She had the opportunity to explore and fully express her lesbian identity after receiving a scholarship to attend the UCLA School of Film and TV in Los Angeles, USA.

She said the experience “changed my life forever”.

“There, I had the change to get a deeper insight on filmmaking and storytelling and I also had the possibility to fully understand my sexuality and freely live as a lesbian, in extraordinary and sensual LA.”

After UCLA, Ferri went on to work as a film programmer for Gender Bender Festival in Bologna, and eventually to Rome, where she was selected among hundreds of applicants to be one of six students of the directing class at Centro Sperimentale, National School of Cinema.

For three years she crafted her screenwriting skills and directed short films in 35mm and HD, including her thesis film, a documentary shot in a Kenyan village in Africa.

Ferri was supervised for a period by director Paolo Sorrentino, who she considers to be her “Maestro”.

She went on to co-create and direct the successful web-series STATUS and in 2017 she directed the award winning short-documentary I hate pink!.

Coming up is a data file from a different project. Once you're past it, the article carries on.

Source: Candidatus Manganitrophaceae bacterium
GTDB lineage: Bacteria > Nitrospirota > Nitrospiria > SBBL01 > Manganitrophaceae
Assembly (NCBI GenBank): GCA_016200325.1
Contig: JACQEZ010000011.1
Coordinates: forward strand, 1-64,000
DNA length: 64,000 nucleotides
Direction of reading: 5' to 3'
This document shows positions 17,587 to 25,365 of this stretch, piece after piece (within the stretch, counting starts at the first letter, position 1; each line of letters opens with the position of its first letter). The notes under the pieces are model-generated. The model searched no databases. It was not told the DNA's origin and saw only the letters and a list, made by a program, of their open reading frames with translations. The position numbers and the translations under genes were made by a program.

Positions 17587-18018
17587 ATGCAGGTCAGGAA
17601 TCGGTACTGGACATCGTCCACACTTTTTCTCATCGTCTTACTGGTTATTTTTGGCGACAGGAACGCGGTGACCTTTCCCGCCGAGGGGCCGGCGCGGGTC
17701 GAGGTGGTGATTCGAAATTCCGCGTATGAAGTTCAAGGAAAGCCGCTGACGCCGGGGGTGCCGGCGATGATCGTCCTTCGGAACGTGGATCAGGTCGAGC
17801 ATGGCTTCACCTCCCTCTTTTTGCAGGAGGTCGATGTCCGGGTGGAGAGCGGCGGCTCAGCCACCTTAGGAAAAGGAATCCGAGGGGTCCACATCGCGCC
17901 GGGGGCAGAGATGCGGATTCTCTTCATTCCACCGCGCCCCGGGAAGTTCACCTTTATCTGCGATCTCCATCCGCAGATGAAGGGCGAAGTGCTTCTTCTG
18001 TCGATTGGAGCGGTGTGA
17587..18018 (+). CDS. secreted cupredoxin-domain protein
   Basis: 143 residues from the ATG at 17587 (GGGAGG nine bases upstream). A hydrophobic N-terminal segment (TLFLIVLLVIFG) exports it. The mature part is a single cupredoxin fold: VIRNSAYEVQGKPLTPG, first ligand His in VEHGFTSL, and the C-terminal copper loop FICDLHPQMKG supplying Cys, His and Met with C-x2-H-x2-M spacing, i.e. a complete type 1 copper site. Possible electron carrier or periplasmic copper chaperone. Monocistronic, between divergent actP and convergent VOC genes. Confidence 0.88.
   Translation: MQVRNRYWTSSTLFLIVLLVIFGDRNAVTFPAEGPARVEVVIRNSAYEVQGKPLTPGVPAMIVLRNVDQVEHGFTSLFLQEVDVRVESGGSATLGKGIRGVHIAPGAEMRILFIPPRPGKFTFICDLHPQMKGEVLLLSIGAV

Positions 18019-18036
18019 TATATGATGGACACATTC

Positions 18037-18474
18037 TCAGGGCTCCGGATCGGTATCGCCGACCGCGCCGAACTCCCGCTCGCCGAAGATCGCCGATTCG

On Zen in the Ice Rift, her first feature length film, Ferri said: “Most of the stories that Maia goes through are autobiographical: the restlessness of being an outsider as teenager, the magic of falling in love with a girl without knowing what is happening or even how to name what is happening, the tragic loss of my father.

“These emotions are the very essence of the film.

“While I was in film school, the Oscar-winning director Paolo Sorrentino told me: ‘Some stories hurt you while you write them.’

“I guess this has to be one.

“It’s not easy to put such a deep and personal wound in a movie and it’s also the first time that I have the chance to talk about it, but I believe that making a movie is the best way to tell that part of my personal story.”

Zen in the Ice Rift will screen on Monday, February 18 at 7:30 pm, at Event Cinemas George St, as part of Queer Screen’s 26th Mardi Gras Film Festival.

Book your tickets on the Queer Screen website.